“Absolutely, but the question, how do we get our ship fixed?” YJ asked.
Worth shook his head. “It would draw the least amount of attention. If anyone sees us working on our ship, then our cover’s blown, but if we have an independent contractor working on the ship, then.”
“Yeah, we can’t work on it.” YJ agreed. “And I also wonder, is there a way we can find a way to not pay him back? Somebody to persuade him that this isn’t the Shenmue, and that we aren’t the crew of the Shenmue, if we can convince him that we aren’t who we say we are, there’s a good chance we could rip him off and disappear.”
“Also we can see if he needs other favours. Shifty guys like him need favours, and we do shifty favours.” Jonah said.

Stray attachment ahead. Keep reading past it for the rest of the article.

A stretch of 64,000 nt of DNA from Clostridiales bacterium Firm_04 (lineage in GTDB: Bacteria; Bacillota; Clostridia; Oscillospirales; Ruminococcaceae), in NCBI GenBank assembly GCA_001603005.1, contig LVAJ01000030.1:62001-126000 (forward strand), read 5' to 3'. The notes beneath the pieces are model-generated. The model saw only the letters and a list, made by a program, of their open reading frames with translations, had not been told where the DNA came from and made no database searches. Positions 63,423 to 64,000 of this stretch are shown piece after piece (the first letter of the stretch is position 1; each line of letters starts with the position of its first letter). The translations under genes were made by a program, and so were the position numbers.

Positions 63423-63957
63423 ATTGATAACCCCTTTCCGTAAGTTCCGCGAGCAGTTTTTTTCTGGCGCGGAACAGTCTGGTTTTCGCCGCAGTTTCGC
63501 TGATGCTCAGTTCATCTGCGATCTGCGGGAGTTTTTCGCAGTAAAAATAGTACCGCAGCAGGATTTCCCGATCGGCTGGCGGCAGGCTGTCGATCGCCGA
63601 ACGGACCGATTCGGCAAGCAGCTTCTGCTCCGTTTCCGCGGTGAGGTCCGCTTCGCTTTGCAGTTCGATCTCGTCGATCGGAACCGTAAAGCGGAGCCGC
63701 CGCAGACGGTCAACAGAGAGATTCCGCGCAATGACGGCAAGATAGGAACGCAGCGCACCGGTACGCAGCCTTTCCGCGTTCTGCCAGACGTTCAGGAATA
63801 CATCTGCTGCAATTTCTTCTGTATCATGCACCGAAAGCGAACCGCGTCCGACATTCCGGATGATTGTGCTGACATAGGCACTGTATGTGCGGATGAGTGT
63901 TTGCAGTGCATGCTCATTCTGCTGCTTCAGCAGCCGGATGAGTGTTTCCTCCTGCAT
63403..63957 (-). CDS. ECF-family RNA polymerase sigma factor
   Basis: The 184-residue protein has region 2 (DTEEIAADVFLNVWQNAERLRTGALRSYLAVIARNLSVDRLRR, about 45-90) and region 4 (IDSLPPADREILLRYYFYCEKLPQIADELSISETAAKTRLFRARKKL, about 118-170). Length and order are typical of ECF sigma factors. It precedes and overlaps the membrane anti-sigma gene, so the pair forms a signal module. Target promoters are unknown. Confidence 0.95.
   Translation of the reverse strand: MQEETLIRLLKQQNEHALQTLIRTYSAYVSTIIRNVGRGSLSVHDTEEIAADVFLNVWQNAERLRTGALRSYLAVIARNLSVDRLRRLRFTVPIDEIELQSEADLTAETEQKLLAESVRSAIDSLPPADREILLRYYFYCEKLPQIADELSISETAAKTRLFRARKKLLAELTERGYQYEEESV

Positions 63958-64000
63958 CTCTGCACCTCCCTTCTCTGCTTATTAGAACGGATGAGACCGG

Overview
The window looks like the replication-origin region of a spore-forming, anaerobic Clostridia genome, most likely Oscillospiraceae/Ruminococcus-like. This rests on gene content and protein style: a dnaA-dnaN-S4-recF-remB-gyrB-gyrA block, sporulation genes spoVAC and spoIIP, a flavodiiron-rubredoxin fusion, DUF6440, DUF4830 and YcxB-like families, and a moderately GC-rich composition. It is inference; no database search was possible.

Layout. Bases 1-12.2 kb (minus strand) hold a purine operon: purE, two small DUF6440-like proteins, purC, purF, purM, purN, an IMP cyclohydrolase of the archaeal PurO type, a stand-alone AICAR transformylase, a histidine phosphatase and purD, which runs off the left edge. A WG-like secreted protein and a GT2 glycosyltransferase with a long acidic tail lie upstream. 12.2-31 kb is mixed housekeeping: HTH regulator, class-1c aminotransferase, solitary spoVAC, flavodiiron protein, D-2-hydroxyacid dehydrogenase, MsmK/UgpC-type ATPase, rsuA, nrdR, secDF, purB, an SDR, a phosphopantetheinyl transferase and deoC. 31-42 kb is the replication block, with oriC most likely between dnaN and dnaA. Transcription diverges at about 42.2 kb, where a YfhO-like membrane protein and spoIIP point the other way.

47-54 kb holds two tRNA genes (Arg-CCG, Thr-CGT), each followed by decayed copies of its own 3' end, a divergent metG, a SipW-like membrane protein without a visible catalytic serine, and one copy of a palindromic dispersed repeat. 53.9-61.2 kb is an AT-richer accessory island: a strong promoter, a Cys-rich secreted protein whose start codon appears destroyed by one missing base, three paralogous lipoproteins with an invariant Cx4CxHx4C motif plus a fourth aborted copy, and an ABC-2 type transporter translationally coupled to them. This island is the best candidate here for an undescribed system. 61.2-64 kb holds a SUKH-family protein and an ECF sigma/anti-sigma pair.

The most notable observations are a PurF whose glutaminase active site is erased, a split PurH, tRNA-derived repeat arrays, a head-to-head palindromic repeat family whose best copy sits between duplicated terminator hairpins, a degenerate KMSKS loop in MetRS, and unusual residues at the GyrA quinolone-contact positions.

“Or maybe there are other services that Triple-D offers that we might be able to take advantage.” The Doc said.
The crew did find a third-rate EconoLodge, and even then the accommodations were way better than what they were used to on board Shenmue.
“If we’re being followed, as it appears to be, let’s act like civil servants.” YJ said.
“We’ve been approached by a guy who sounds like a legal loan shark.” The Doc said. “I might be able to make a few calls and see if I can find someone to help us out.”
“Go ahead,” YJ said. “Friends in high places, then.”
“Let’s also call Wild Sky, so she doesn’t have a traumatic event when strangers show up to fix the ship. Maybe we can get her to take all our valuables and illegal items like anti-materiel rifles to a place where the contractors won’t find them.”
“No heavy lifting,” Doc said. “She might pop a stitch.” He thought for a moment, then came up with a name. “Tao Barker, works for a company called Khonsu Medical Ventures.”
“He’s a doctor? A rich doctor?” YJ asked.
“We’re going to have to meet with him face to face.” Doc said.